- Category: Asean Economic Community
05 Jun 2013
- Written by Henry J. Schumacher / Asean-EU Perspective
THE European financial-services industry in Southeast Asia believes that a strong and competitive financial-services industry has an important role to play in achieving Association of Southeast Asian Nation’s (Asean)Vision 2020. Southeast Asia is an important market for European business institutions and the financial-services industry has a key role to play as an enabler and facilitator of growth. The financial industry supports proportionate regulation. Key to this is greater cooperation, economic integration and regulatory harmonization in the region.
A healthy financial-services industry is important for a number of reasons, including:
§ Supporting economic development, including the long-term funding of major infrastructure projects in the region/supporting public-private partnerships in the Philippines;
§ Financing the development and growth of small and medium enterprises (SME), the backbone of Asean economy and financing trade;
§ Providing sustainable long-term financial solutions to fund people in retirement and to service the needs of Asean’s growing middle classes;
§ Deployment capital more effectively, including mobilizing consumer savings into productive investment in the wider economy;
§ The industry is also a major employer and contributes significantly to government treasuries through the payment of taxes.
1. Asean Economic Community and Regional Financial Regulations
§ Regulatory harmonization reduces cost of compliance for financial-services firms operating regionally and would encourage longer term investments. A more efficient industry has more resources to invest and support the real economy.
§ The removal of national barriers—regulatory, trade, labor market restrictions—will help both local and international financial institutions deliver a more comprehensive service to customers in the region so that a seamless trading platform can become a reality.
2. Market access
§ There has been much talk about an Asean Qualified Bank license and more information about how this will operate, the qualifying requirements and the impact on international banks operating in the region would be welcome.
3. Capital markets development
§ The development of capital markets in the region is a cornerstone.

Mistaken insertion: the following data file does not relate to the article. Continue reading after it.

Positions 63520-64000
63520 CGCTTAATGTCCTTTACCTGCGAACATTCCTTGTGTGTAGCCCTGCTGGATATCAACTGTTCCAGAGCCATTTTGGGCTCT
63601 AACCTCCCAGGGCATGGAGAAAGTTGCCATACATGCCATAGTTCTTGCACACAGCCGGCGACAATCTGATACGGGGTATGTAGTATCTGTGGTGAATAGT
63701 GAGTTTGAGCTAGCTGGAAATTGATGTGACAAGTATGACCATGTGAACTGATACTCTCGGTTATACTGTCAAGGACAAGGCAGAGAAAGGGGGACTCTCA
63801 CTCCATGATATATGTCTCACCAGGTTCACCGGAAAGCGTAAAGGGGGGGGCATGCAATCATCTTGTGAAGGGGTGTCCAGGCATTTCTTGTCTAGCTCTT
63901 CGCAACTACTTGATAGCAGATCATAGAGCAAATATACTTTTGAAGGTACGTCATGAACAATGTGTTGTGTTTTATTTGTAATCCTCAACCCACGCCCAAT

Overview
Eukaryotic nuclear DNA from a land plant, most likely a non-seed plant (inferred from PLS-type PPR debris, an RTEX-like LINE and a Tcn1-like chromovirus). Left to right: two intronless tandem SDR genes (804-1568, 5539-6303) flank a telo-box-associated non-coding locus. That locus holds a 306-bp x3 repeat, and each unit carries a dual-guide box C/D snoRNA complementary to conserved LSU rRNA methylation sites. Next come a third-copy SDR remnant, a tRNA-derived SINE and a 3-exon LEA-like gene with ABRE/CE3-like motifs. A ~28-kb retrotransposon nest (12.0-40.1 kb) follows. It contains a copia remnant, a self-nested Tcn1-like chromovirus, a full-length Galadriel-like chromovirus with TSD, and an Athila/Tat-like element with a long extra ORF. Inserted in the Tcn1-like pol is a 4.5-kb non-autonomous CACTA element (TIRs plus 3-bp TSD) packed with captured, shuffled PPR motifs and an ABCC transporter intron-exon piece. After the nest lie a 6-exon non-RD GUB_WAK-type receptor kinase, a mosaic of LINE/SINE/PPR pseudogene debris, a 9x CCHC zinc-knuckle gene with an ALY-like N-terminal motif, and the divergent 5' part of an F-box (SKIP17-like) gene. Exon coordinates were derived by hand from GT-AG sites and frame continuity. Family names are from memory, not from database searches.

§ The bond markets, in particular, are fragmented and suffer from a lack of supply. Some of the key challenges to local bond market growth and integration include:
(a) Lack of harmonized regulatory standards in the region
(b) Creating a pan-Asian rating scale
(c) Lack of bond market infrastructure, including a pan-Asian clearing system and a pan-Asian bond issuance and trading platform
(d) Lack of a harmonized taxation framework
§ Facilitating cross-border electronic payments will assist intra-Asean trade flows. At present, national payment systems are not always compatible with each other and work should be undertaken to create a harmonized system; a useful step would be the creation of national payments advisory bodies,
consisting of representatives of the ministry of finance, regulatory bodies, the central bank and local and international financial institutions.
5. Retail banking and access to bank accounts
§ More steps should be undertaken to increase financial inclusion in Asean, ensuring everyone has access to a bank account and that financial capability is improved; financial inclusion brings benefits for consumers, the government and industry.
6. SME financing
§ The strategic action plan for SME development adopted in 2010 is an important step. SMEs are the backbone of Asean’s economy and it is essential they receive the support (financial and otherwise) to make investments for future growth and internationalization. There are a number of cross-border and national policies that could be put in place to dramatically facilitate SME growth.
§ The insurance industry plays a unique and important role with the financial-services sector providing wealth protection and accumulation for consumers and servicing their long-term retirement and saving needs. In order to perform this function more effectively for consumers and continue to support economic development, the industry recommends—among others—to introduce measures to encourage the deepening and broadening of equity markets—bringing more SMEs to market and expanding their access to capital.
8. Skills and labor market issues
§ The movement of skilled labor across borders is important to ensure that the manpower needs to corporates—large, medium and small—can be effectively met. There are substantial restrictions in place and Asean should look to build on progress made in this area. In addition, governments should ensure that immigration rules are proportionate; the development of a common Asean visa would improve international competitiveness of the region—not just for financial services, but for business as a whole.